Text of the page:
The Snoopers Charter as it is commonly known may well have resurfaced in the Queen's Speech when the new Investigatory Powers Bill was announced as part of the Speech.
With just a basic outline so far it is hard to pin down exactly what will be in the bill but the main thrust is about maintaining the ability for the police and security services to target the online activities of serious criminals with appropriate oversight. One possible sticky area may be if the SNP disagree with elements of the bill as their strong presence in Westminster since Scotland has no other say on National security and interception powers at this time.
"ISPA will work with members to scrutinise the new Bill and we urge Government to properly balance security, privacy, costs to industry, technical feasibility and the need to maintain the UK's reputation as a leading place to do business online."ISPA Secretary General Nicholas Lansman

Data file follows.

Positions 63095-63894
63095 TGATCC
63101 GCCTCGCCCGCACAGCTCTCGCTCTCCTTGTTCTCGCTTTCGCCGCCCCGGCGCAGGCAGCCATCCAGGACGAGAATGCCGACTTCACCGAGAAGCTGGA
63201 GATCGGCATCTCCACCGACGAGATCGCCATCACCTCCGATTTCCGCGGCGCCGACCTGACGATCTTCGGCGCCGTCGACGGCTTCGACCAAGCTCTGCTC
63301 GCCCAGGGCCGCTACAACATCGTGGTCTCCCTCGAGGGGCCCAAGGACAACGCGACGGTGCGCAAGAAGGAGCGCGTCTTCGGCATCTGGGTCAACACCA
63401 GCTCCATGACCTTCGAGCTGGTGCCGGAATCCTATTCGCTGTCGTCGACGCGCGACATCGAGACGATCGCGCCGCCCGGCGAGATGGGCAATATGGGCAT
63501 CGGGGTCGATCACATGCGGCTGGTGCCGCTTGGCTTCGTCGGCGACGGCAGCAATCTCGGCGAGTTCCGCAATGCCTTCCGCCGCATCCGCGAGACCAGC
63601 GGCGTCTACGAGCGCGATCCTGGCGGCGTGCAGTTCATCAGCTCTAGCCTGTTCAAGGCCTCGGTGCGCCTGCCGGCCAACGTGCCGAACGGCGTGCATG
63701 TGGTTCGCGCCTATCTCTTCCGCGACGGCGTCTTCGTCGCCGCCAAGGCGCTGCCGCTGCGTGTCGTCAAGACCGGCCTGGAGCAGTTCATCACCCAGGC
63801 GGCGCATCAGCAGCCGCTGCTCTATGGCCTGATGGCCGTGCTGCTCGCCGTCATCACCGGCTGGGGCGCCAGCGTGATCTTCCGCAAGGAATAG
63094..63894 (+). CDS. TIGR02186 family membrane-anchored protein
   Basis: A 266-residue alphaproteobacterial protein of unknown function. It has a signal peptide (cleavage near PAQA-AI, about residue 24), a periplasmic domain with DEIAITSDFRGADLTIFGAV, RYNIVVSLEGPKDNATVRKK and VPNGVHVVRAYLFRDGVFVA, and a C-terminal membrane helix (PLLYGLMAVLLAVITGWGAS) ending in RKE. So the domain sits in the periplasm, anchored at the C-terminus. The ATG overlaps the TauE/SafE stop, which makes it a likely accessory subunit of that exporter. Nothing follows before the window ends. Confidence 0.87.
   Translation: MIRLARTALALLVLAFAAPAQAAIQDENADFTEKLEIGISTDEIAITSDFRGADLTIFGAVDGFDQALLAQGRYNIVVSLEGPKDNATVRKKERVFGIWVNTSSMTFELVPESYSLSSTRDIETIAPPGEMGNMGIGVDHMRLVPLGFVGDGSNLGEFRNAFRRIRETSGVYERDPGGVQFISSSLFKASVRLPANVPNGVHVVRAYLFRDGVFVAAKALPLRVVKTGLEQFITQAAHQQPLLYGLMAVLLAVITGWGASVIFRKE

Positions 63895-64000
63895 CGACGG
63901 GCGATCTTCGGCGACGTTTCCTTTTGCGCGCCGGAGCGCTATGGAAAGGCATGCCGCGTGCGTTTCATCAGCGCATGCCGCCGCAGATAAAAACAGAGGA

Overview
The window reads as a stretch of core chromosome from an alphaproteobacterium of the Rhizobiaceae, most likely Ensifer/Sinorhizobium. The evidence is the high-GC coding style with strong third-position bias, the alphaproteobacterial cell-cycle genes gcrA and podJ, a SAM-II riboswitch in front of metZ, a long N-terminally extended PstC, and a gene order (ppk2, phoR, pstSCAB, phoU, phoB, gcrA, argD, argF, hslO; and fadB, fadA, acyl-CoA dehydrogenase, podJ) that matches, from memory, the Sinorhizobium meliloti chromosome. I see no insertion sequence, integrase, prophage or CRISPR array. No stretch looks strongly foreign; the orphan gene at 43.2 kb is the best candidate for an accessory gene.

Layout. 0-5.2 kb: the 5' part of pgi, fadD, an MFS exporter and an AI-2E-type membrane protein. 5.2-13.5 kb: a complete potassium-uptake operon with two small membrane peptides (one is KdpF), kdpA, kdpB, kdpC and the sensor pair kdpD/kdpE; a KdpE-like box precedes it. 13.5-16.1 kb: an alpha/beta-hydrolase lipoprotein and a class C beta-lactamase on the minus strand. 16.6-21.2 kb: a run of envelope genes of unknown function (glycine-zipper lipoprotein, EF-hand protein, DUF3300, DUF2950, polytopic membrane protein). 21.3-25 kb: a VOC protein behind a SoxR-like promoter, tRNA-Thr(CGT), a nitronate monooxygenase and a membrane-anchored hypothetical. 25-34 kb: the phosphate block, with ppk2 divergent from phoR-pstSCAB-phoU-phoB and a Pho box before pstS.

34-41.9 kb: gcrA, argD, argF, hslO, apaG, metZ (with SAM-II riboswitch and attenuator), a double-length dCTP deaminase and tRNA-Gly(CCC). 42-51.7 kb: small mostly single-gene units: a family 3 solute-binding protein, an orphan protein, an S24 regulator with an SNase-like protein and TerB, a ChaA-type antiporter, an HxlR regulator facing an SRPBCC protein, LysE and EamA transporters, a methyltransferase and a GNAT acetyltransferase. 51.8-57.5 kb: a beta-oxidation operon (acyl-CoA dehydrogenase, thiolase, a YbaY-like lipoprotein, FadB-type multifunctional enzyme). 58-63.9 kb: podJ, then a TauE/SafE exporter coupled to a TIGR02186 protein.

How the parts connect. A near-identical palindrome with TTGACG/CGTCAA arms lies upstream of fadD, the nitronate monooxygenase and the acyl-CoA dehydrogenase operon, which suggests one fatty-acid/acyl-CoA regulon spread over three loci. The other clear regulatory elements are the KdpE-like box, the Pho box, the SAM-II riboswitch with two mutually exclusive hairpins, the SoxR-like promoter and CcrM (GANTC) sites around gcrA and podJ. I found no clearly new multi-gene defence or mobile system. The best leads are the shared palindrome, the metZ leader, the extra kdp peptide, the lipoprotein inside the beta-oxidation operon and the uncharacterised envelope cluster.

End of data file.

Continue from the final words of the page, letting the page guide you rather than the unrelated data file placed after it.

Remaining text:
The concerns people are raising over data retention and access to encrypted data goes well beyond the worries over what local councils have been said to do in terms of 'spying' on people previously, since in a global economy businesses from overseas will worry about doing business with UK firms if its clear that any encrypted emails (which should be the norm for business) are readable, this covers both traditional bricks and mortar firms and the massive digital economy.
At the end of the day no-one wants the UK to become a haven for terrorists and while a ultra-safe PG-rated walled garden approach at the other end of the scale may appeal to some, the growth in global travel and communications means that any country adopting that approach will seriously harm its economy and future prospects.